The three chapters in this section of the book discuss transfer of solutions to solve related problems. Table 7.1 shows an example problem and four test problems ( Reed, 1987). The classification of the test problems shows what is meant by a related problem. The classification is based on whether the example problem and test problem share a common story context and a common solution procedure (equation). One would expect that students would do the best when the two problems share both. I label these problems as Equivalent and include them in my research as a measure of how well students have learned the solution to the example problem. It would be unfair to expect students to transfer a solution to modified problems if they haven't learned the solution to the example. Fortunately, students usually do fairly well in solving Equivalent problems.
Another relation between problems that has received much attention in examining transfer is what most researchers refer to as Isomorphic problems. Isomorphic problems have different story contexts but share a common solution. A practical issue is how different do the story contexts have to be in order to classify two problems as Isomorphic rather than as Equivalent. I consider the story context of algebra word problems to be different if the two problems fall into different categories in the taxonomies ( Hinsley, Hayes, & Simon, 1977; Mayer, 1981) that were discussed in the previous chapter. For example, the Isomorphic problem in Table 7.1 would be classified as a motion problem in Mayer's ( 1981) taxonomy, although it can be solved the same way as the example. This chapter examines transfer to Isomorphic problems.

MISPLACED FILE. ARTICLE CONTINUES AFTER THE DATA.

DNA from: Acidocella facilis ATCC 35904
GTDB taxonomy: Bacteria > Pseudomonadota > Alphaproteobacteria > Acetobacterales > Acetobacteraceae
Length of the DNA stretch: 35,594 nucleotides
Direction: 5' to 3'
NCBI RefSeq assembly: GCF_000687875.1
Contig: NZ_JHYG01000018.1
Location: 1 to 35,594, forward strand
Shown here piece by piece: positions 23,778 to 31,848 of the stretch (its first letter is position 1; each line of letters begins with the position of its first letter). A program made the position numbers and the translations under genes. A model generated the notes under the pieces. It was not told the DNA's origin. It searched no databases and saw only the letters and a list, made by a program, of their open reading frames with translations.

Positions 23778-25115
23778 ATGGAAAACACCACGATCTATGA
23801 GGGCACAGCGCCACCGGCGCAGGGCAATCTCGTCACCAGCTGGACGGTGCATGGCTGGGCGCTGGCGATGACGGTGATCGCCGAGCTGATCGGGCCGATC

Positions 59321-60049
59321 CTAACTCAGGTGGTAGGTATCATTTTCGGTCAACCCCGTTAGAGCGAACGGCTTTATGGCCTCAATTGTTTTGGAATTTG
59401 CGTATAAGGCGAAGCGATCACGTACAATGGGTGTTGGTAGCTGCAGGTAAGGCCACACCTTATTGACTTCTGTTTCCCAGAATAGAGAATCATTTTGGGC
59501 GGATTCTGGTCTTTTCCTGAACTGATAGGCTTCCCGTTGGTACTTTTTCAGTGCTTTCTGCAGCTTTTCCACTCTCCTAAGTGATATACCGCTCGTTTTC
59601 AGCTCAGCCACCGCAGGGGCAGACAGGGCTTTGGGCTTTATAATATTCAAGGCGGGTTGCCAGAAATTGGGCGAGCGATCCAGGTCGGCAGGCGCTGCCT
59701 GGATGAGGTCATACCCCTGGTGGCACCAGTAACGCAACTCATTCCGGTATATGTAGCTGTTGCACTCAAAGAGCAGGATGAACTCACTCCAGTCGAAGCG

Chapter 8 examines transfer to Similar problems. These problems share a story context but require modifying the solution of the example to solve